A man is facing a life sentence for beating his father to death with a cricket bat after dramatically changing his plea to guilty of murder part-way through his trial.

Phillip Tajinder Badwal will learn today the minimum term he must serve behind bars before he can even apply for parole following the “savage and sustained attack” on much-loved Santokh ‘Charlie’ Singh on November 30, 2020.

Badwal, 25, had pleaded guilty to the lesser offence of manslaughter but denied murder.

His trial began at Bradford Crown Court on Tuesday but late yesterday morning his barrister, Peter Moulson QC, told Judge Jonathan Rose that Badwal would now admit murder.

The jury was called back into the courtroom to hear him being arraigned on the murder charge and pleading guilty. He was remanded back into custody to be brought from prison at 2pm today.

Richard Wright QC, for the Crown, said victim impact statements were being prepared for the sentencing hearing.

Following Mr Singh’s brutal death, tributes flowed in for the man known affectionately by many as the King of Otley Road.

The much-loved grandfather was described by family members as happy, bubbly and caring, a real people person who made everyone laugh.

So far, the trial had heard Mr Wright opening the case for the prosecution and Mr Singh’s eldest sons, Charles and Richard, giving evidence.

Mr Wright said that Mr Singh died at the family home at Airedale Road, Undercliffe, Bradford, the day after his 59th birthday.

He said Badwal had killed him in a “savage and sustained” attack in which he was beat-en with a cricket bat, kicked with a shod foot and assaulted with a metal dog bowl.

Despite efforts by paramedics to save him, he was pronounced dead at the scene.

The living room was covered in blood, with multiple attack sites identified by the forensic scientist, Mr Wright said. Wet blood had been projected on to surfaces while Mr Singh was injured and bleeding and possibly crawling defenceless on the floor.

Post-mortem evidence revealed that he had sustained serious injuries to his chest, extensive rib fractures, a fractured sternum and multiple skull fractures. His jaw was bro-ken and his nasal bone shattered. One leg had a broken tibia and fibula.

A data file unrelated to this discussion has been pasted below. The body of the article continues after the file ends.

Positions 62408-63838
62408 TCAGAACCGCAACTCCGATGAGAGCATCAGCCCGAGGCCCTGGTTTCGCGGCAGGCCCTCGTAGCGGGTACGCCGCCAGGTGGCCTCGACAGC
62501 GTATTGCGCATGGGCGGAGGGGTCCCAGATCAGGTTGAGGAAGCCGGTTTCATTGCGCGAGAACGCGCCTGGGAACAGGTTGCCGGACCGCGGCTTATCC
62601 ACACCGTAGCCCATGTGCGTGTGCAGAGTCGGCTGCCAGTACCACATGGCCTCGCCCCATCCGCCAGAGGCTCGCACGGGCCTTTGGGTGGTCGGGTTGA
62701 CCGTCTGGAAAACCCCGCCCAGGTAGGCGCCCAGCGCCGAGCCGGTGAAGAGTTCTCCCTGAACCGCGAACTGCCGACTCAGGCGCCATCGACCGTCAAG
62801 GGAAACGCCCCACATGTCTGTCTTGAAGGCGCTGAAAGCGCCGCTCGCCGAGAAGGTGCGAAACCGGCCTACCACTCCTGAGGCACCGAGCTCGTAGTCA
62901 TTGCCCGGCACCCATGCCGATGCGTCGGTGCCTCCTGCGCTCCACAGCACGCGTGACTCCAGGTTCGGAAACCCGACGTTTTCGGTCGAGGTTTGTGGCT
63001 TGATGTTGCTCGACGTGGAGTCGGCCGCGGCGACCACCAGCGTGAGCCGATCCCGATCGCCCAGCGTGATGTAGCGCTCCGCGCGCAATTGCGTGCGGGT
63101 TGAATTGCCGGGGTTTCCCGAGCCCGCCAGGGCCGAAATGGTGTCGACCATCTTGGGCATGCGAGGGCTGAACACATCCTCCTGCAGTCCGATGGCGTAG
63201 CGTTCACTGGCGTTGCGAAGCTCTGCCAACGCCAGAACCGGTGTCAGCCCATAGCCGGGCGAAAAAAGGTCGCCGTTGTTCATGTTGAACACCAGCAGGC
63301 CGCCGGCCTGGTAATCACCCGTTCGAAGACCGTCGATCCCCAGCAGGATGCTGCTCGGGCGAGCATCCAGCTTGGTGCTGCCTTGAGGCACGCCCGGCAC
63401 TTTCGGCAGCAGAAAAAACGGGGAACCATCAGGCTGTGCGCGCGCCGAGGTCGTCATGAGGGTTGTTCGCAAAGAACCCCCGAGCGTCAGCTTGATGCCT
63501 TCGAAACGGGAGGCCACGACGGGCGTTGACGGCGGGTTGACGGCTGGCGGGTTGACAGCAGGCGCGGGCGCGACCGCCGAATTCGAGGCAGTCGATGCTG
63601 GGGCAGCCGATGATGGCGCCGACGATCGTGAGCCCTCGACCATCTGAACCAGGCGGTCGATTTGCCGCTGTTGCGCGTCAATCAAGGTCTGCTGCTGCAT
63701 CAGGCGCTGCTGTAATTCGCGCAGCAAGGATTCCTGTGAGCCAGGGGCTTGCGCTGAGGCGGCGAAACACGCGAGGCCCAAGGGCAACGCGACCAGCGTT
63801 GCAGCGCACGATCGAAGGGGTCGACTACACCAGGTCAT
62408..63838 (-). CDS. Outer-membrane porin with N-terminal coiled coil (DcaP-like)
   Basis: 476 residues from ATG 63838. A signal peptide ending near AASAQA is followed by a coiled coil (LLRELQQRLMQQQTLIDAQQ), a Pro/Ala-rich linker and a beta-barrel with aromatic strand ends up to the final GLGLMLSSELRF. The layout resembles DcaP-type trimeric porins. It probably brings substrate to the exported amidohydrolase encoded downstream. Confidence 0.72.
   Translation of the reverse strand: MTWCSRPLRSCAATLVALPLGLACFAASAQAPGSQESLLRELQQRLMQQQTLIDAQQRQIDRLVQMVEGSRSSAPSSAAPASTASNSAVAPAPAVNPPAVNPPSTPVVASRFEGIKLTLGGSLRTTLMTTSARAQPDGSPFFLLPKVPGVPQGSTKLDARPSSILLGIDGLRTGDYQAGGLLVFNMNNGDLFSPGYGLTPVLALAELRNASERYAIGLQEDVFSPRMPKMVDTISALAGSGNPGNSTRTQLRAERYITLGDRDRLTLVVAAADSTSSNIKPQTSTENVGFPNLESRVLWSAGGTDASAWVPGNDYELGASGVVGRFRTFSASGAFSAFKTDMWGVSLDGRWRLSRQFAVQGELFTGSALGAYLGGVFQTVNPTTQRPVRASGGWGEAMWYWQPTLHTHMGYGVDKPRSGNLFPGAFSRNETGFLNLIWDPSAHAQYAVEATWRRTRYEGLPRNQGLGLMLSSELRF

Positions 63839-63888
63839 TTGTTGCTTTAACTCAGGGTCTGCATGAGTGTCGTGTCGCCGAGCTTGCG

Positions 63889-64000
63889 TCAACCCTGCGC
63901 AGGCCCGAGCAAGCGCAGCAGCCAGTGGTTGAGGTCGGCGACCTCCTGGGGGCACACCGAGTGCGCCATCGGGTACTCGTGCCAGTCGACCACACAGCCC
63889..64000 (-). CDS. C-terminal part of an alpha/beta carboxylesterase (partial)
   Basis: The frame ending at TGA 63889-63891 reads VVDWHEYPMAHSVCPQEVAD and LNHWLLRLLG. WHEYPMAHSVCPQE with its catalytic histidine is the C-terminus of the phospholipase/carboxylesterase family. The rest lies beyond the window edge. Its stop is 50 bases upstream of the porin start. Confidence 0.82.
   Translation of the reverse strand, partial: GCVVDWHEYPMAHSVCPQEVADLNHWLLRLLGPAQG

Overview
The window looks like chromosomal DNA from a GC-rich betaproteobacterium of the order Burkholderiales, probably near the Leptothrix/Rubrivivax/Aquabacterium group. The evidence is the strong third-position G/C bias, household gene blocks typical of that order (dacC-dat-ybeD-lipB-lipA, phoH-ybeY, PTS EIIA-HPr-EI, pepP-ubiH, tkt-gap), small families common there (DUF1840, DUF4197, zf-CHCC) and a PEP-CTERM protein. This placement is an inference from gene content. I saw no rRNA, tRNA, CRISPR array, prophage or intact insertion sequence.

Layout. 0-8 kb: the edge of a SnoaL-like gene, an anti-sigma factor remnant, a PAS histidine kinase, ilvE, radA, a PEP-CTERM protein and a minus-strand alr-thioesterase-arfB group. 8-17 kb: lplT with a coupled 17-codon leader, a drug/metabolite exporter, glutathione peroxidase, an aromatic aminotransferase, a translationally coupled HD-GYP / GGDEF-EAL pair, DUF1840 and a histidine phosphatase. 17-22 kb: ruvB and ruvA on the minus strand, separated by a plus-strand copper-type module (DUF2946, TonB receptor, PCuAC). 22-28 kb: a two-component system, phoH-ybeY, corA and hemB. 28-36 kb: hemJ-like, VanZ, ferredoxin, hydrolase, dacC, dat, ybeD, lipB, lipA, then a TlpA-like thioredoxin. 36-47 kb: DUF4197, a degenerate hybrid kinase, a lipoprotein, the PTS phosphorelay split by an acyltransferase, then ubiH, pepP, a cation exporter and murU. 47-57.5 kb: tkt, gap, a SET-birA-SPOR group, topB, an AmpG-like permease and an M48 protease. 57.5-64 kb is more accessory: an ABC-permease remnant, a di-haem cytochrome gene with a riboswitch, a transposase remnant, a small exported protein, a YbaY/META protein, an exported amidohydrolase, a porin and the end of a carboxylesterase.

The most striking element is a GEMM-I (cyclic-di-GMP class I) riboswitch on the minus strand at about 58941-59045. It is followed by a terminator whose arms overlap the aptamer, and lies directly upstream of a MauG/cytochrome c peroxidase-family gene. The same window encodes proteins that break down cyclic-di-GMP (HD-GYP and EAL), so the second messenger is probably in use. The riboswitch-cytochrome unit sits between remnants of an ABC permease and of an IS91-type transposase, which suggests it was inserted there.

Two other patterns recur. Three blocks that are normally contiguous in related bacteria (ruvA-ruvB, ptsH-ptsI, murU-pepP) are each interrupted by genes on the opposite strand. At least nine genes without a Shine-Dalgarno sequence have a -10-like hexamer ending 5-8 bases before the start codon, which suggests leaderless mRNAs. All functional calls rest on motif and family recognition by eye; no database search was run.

He had survived for half an hour after the attack began, Mr Wright said.

The police found a heavily bloodstained cricket bat in a neighbour’s garden with DNA on it that matched Mr Singh’s.

Mr Wright said Badwal had called 999 for an ambulance, saying his father had been assaulted and was in a reduced state of consciousness.

An ambulance crew and the police arrived to find Mr Singh propped up at the bottom of the stairs gravely injured. His head was covered in lacerations and he was unresponsive.

Mr Wright said that Charles and Richard Singh were Mr Singh’s sons from an earlier relationship. He later married and had two more sons, including Badwal.

The jury was told that Mr Singh was planning to move out of his home to a flat in Shipley.

His older sons had noticed a significant deterioration in him. He had lost his job and become “diminished,” saying that Phillip had threatened and assaulted him.

It was his 59th birthday the day before he died and his two eldest sons had taken him to see the new flat and given him gifts of money, a hip flask and Jack Daniels whiskey.

When he got home that night, Badwal was asking him to sort out the supply of Class A drugs to fuel his addiction, Mr Wright said.

He told the court the attack started at around 6.55am when a neighbour heard shouting and banging from next door.

At 7.56am, Mr Singh’s phone made a call to a drugs line and there were further calls that morning.

“It wasn’t Santokh Singh using the phone, he was already dead or dying,” Mr Wright said.

He said Badwal was using the phone to try to obtain drugs before calling for an ambulance at 8.25am.

Richard Singh told the court his father worked as an engineer for many years. He was happy and very social and they used to meet up in the pub.

He went to his father’s home in the weeks before his death and saw him asleep on the sofa. There was no TV or stereo in the house and the internal doors had huge holes in them. His father looked “tired and worn out,” Mr Singh said.

He said his father wanted to move out of the address and that Phillip bullied him and swore at him.

Richard Singh said his father had become “withdrawn, upset and unhappy,” and had lost weight.

Charles Singh, the eldest of Mr Singh’s sons, said his father used to be a happy man with a decent job. He raised money for charity and had everything he wanted.

When he and Richard regained contact with him a few weeks before his death he was skinny and unemployed.